2. Year in screen name

It’s likely that Aces75 was born in 1975. Older players are generally tighter and less aggressive, and certainly less likely to overvalue a marginal hand. Young players are often throwing chips in your face at every opportunity. Mary2013 likely created her name in 2013 and probably has three years’ experience, but may not be a woman called Mary!

3. Avatar of a child, wife, girlfriend or family pet

Your opponent is more likely to be playing recreationally, and is less likely to be a shark. In addition, the age of the child or girlfriend/wife in the photo gives an indication to the player’s age.

4. Avatar of a predator

Your opponent sees themself as the shark or grizzly bear that they have as their avatar. They are predatory in nature. Don’t expect to get too many free cards.

5. Avatar of an opponent wearing sunglasses or staring you down

Your opponent is concerned with his image and will go to great lengths to avoid looking stupid.

6. Trickery used in a name or avatart

If your opponent’s name is ‘Disconnected’, or uses a picture designed to get you to think his seat is empty, he is tricky, and will not generally play straightforward. If your opponent is called BigFatBluffer, they want you to think that they bluff a lot, but generally they will be tight.

Table chat

1. Friendly chat

Most experienced players don’t engage in much conversation. So you should expect any opponents that constantly chat to not be very savvy.

2. Reaction to frequent raising

A player who doesn’t know how to deal with your constant pressure might say something like, ‘What is this – bingo poker?’ or ‘Just wait until I get a hand!’ The truth is, your opponent doesn’t know how to deal with you. Keep doing what you are doing – keep running them over.

3. Idle chatter by someone in the big blind

This is a sign that the big blind doesn’t have a big hand. Someone with A-A will not be idly chatting, but will pay attention to the action. In contrast, the chatterbox who suddenly goes very quiet has a real hand.

4. A player bemoaning their bad luck

Someone who is crying about variance or luck is likely on tilt, or close to it. This is a player who blames everything but themself for their losses and feels snakebit. They fail to understand or accept that variance is part of the game, and are concentrating on their results, rather than their decisions. Prey on their fears by betting a scare card when it comes; more often than not you’ll frighten them off as they’ll think they’ve just been ‘screwed again’.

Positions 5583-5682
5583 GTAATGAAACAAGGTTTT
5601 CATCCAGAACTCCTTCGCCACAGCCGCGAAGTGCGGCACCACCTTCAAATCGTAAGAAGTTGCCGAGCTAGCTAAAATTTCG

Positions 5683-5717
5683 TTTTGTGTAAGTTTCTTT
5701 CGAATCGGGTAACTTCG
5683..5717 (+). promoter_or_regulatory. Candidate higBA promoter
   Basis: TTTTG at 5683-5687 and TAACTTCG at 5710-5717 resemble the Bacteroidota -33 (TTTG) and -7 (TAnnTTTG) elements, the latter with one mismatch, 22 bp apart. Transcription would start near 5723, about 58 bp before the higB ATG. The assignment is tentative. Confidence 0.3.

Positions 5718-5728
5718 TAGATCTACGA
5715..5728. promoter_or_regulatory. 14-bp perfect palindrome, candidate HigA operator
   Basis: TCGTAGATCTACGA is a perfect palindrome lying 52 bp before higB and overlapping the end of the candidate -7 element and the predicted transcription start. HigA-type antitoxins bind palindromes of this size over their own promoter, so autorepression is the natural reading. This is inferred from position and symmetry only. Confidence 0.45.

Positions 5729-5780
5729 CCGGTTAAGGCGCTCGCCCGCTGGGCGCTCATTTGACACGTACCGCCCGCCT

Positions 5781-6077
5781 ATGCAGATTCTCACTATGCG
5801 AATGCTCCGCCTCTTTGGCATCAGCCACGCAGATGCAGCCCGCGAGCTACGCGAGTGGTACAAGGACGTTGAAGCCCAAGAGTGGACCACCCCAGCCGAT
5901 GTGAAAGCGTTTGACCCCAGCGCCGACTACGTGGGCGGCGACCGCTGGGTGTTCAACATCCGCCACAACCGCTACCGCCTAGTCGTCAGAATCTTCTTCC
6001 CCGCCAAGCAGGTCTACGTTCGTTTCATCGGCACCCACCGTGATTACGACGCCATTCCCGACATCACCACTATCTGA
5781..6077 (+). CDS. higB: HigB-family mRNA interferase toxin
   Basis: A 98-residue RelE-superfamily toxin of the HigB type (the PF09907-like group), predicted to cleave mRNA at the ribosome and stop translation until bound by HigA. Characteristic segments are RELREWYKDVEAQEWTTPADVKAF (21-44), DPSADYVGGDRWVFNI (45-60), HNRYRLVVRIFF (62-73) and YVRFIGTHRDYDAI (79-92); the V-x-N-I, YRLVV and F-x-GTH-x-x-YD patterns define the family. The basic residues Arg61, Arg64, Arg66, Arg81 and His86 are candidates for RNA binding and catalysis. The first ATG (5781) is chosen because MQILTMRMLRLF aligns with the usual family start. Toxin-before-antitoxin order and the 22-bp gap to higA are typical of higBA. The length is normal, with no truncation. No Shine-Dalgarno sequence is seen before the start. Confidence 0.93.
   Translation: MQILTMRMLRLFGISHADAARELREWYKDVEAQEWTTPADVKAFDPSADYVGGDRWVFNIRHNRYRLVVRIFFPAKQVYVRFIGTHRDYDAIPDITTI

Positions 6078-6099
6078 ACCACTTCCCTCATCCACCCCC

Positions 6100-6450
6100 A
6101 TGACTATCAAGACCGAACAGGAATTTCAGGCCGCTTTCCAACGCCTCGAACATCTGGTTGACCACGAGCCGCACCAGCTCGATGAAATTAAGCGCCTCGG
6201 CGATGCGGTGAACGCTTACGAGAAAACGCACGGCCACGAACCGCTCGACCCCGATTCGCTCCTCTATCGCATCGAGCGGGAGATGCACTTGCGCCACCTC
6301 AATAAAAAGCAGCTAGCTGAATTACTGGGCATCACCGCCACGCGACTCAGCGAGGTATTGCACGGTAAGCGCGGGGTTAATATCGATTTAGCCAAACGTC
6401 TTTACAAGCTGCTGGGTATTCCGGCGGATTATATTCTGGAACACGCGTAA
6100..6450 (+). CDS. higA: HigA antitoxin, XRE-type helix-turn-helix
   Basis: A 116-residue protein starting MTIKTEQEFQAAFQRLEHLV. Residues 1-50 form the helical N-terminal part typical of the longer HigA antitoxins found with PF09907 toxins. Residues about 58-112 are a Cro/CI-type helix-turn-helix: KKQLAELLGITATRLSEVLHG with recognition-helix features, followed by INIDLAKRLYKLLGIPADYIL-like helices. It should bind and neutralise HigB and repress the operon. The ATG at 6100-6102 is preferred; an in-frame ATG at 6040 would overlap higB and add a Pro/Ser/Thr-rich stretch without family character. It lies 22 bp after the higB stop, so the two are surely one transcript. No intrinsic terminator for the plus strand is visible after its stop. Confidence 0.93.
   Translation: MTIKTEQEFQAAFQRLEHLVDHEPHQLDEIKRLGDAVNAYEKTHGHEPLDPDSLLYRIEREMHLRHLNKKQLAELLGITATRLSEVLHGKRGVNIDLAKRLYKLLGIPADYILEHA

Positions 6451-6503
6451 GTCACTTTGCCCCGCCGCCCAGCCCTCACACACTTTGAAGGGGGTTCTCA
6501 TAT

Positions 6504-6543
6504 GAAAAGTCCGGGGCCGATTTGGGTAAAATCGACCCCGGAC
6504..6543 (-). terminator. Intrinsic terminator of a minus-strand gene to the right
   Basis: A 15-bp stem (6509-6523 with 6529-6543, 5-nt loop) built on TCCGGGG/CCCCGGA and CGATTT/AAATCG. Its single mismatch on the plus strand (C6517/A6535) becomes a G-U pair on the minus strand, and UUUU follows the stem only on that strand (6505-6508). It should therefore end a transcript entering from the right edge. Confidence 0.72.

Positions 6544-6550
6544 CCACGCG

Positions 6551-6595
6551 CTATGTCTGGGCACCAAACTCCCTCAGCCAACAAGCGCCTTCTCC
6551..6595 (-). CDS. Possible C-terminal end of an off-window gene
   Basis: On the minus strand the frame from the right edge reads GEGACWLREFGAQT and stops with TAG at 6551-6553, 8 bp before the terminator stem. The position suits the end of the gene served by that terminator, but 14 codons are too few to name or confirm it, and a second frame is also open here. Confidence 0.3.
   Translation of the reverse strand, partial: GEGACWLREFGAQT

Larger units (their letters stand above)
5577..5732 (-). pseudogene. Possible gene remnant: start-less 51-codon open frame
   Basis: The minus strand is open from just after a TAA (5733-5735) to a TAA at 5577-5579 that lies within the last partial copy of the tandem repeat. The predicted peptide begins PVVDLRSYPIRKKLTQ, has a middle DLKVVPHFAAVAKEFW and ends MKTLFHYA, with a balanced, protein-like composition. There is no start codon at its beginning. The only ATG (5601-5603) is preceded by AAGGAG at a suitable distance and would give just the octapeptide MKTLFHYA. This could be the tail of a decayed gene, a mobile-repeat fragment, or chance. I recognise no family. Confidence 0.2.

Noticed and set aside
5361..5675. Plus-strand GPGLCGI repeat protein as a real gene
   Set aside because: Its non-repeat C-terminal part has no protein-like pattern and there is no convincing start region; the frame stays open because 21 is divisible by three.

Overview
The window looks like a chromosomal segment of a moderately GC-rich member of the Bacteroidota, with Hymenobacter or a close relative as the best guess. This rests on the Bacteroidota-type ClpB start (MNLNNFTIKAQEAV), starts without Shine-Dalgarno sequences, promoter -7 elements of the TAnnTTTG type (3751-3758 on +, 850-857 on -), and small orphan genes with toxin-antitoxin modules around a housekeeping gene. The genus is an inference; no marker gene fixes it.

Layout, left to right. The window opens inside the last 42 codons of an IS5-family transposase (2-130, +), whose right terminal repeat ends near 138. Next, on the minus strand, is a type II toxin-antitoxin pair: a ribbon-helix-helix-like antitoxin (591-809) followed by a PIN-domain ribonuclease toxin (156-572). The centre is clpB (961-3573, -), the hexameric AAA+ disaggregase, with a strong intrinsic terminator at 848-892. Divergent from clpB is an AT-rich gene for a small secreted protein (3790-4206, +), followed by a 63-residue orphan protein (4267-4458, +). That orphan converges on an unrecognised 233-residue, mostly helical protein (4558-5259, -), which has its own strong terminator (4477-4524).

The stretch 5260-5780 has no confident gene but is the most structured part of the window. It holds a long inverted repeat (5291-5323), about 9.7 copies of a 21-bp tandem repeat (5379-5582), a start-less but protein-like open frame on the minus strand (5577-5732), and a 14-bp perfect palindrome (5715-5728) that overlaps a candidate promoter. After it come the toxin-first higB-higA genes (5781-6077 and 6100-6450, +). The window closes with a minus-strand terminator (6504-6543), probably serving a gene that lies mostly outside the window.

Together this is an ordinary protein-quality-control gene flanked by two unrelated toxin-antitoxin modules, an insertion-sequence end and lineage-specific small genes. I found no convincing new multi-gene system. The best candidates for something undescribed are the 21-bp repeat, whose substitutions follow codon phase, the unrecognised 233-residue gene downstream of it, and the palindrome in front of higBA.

5. A player commenting on your hand selection

If an opponent says, ‘How can you play those rags, donkey?’ it usually means that he feels he plays ‘the right way’, which is straightforward, tight and passive in his eyes. Look to bet when he checks and exploit his weaknesses, but be aware that when he enters the pot he has a good starting hand.

6. A player giving unsolicited advice

Your opponent is the ‘professor’ type, and will tell you his entire strategy if you ask him. Tell him how great he is at poker, and ask him for advice after every hand that you play. He’ll gladly tell you what he would have done.

Cash Games

1. Buying in with weird amounts 

An opponent who sits down with $40.75 is probably putting his whole bankroll on the line. Don’t leave until it’s gone. He’s playing with scared money.

2. Failure to wait for the big blind

This means your opponent is impatient. Expect him to get involved quickly. He is an action player.

3. Reverse tells

Experienced players will often fake some tells, especially in cash games, so be wary and keep good notes. Each tell is not 100% reliable, but it can often be just reliable enough to sway your decision in a hand, helping you to save a few bets or extract more.